The Center of the World

If you look at some very old maps, you will see Jerusalem as the center of the known world with Europe, Africa and Asia coming together with Jerusalem as the joining point. There is even a place in the Church of the Holy Sepulcher known as the “bellybutton” of creation. Begun around springs of the upper Kidron Valley, Jerusalem has always struggled with limited water supplies, even as the village became a town and then a city.  Walls were constructed and were destroyed and rebuilt; multiple gates were built. Jerusalem was destroyed and rebuilt with populations going up and down until the 19th century when a period of tremendous growth started.  The name Yerusaliam derives from Aramaic through Hebrew and means City of Peace.  The current and traditional name in Arabic is All-Quds.

Jerusalem saw the Jebusites conquered by the Israelites, followed by various occupations, as detailed in the Hebrew Bible. The expulsion of the Israelites by the Romans in 70 C.E. happened just after the time of Jesus. Some pilgrims started visiting, but Christians began to view Jerusalem as a Holy City around 336 C.E.. That was when Queen Helena, the mother of Constantine, built the first Church of the Holy Sepulcher.  The main expansion of Christian pilgrimage began after 336 and continued until today. The Muslims conquered the city and the Crusaders threw them out in a bloody conflict. This was followed by a long period of a Muslim intellectual and cultural renaissance along with a continuous Christian presence among the Palestinian population.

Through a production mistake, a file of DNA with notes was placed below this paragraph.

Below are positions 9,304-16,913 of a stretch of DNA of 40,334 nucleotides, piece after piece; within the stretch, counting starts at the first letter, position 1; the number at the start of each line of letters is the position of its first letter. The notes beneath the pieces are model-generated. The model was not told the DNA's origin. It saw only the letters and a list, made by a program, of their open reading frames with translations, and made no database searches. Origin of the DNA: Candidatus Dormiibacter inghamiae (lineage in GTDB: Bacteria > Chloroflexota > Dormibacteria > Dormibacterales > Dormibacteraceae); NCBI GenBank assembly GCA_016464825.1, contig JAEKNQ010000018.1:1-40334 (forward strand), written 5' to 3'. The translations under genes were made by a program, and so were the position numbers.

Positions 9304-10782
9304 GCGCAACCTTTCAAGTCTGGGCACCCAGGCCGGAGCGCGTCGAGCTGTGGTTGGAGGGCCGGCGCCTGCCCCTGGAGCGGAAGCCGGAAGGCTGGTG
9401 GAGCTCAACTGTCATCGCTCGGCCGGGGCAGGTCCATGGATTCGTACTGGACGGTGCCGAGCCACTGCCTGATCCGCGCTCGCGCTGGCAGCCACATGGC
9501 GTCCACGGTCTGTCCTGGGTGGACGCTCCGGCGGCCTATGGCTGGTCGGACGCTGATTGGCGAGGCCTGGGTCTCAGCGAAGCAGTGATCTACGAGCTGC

The British occupation of the city in the 20th century gave the Christian presence an additional boost. During the British Mandate period, the city was moved toward Jewish domination, although Christians still formed a significant portion of the Palestinian population. For a period of time the kingdom of Jordan controlled East Jerusalem but in 1967 the Israeli army conquered Jordanian-controlled East Jerusalem and enlarged the municipal boundaries of Jerusalem.  Israel still changes the boundaries. (For instance, Rebecca’s Tomb was considered to be in Bethlehem and then was incorporated into the Jerusalem boundaries in the late 20th century.)

St. George's Church in Jerusalem
St. George's Church in Jerusalem

The whole city of Jerusalem is quite large but the Old City in East Jerusalem is the center of tourism, pilgrimage and of interest to Christian visitors. Today the Old City is divided into four quarters – Armenian, Jewish, Christian and Muslim. There are still clashes and tensions between groups but it is safe to walk around the Old City and begin to feel its ancient beginnings. Old City of Jerusalem

The present gates into the Old City are:

Damascus Gate (Sha’ar Shakem in Hebrew; Bab al-Amoud in Arabic)

Herod’s Gate (Shha’ar ha-Prakhim in Hebrew; Bab as-Sahirah in Arabic)

Lion’s Gate or St. Stephen’s Gate (Sha’ar ha-Arrayot in Hebrew; Bab al-Asbat in Arabic)

Golden Gate (Sha’ar ha-Rakhamin in Hebrew; Bab Rahmen in Arabic)

Dung Gate (Sha’ar HaAshpot in Hebrew; Bab al Maghardah in Arabic)

Zion Gate (Sha’ar Tsiyon in Hebrew; Bab an-Nabi Daoud in Arabic)

Jaffa Gate (Sha’ar Yafa in Hebrew; Bab al-Khalil in Arabic)

New Gate (Sha’ar HeKhadash in Hebrew; Bab al-Jadid in Arabic)

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